City Councilman Wayne Maiorano says downtown needs to be cleaner and safer – and he’s willing to consider eliminating free weekend parking to pay for it.
Maiorano highlighted what he sees as downtown’s shortcomings in a May 30 email to fellow council members. “I am growing increasingly concerned we are not doing enough for safety and appearance,” he wrote, pointing to litter problems, vomit on the sidewalk and a limited police presence.
“More troubling is a growing concern over certain behavior being encountered – including a growing volume of intoxicated, rowdy or confrontational individuals. Our residents and businesses deserve better.”
To pay for additional security and cleanings, Maiorano asked city staff to estimate how much the city could earn by charging a $5 flat rate at downtown parking decks on evenings and weekends. Most city-owned decks currently offer free parking after 7 p.m. and on weekends.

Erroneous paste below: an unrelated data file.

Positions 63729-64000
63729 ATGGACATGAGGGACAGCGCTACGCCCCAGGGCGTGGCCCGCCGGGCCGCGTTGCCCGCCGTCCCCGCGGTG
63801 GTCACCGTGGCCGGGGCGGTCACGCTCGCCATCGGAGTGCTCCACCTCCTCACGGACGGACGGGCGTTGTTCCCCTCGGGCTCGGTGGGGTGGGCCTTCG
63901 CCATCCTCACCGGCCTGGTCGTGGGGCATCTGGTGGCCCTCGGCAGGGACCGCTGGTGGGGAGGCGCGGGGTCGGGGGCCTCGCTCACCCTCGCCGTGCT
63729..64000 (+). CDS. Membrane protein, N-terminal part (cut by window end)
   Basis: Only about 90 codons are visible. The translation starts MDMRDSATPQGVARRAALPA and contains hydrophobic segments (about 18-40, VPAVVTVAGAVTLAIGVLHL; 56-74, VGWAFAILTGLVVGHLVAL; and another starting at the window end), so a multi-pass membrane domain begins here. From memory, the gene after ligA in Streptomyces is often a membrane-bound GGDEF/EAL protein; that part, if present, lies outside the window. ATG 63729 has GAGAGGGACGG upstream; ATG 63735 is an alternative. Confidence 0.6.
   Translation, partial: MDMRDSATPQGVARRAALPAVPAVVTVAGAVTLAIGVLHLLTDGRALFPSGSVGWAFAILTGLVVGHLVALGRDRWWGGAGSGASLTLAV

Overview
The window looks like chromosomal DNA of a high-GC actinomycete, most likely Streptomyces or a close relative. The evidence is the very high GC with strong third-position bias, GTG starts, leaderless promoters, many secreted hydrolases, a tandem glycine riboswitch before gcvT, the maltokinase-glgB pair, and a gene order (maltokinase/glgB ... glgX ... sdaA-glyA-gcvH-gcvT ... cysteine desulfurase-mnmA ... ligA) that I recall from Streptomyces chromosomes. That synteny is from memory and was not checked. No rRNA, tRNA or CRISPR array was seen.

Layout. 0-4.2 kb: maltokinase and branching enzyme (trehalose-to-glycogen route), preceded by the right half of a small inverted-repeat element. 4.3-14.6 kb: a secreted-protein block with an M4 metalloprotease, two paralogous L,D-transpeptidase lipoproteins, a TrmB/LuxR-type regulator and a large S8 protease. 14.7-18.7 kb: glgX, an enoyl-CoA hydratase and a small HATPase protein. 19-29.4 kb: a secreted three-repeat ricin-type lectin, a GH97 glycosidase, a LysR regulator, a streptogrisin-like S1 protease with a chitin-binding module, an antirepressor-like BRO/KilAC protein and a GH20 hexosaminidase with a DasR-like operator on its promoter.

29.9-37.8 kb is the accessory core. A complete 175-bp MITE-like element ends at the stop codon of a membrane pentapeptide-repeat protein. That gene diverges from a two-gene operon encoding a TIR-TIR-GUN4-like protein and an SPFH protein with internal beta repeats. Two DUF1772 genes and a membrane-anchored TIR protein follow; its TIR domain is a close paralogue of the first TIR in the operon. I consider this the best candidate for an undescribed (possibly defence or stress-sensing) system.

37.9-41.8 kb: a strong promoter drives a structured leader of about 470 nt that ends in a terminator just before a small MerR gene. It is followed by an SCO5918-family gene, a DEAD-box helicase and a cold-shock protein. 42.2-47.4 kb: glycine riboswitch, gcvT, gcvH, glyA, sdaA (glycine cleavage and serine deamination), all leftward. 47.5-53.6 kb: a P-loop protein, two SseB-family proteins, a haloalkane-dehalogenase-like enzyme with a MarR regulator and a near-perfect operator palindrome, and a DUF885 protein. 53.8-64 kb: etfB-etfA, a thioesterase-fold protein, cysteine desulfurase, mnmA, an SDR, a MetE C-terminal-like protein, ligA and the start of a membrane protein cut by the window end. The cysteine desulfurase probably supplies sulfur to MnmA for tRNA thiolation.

City parking officials report that based on how many people currently use the deck, a $5 fee could raise about $1 million each year.
The report suggests that charging could create other benefits as well. “Nights and weekends are also the main times when vandalism and other criminal activities occur, so it is hoped that charging for parking in the late night and weekend hours will decrease instances of crime in the decks,” the report says.
But when the findings were presented at a budget meeting Monday, some council members weren’t convinced.
“The not charging on nights and weekends is a big piece of why we’re successful downtown,” Mayor Nancy McFarlane said.
But McFarlane said that doesn’t mean pay parking isn’t an option. She pointed out that Raleigh could face a $7.9 million budget shortfall next year because the state has repealed cities’ privilege license tax, which businesses pay to the city.
“It’s going to be part of the conversation next year as we look at our $7 mlllion hole,” she said.
In the meantime, City Manager Ruffin Hall said he’s taking steps to address concerns about downtown. His budget for the coming fiscal year includes two new maintenance workers for downtown parking decks, and will deploy nine new police officers across the city.
“The Downtown Raleigh Alliance is recommending additional resources to assist with downtown cleanliness issues,” Hall wrote in an email response.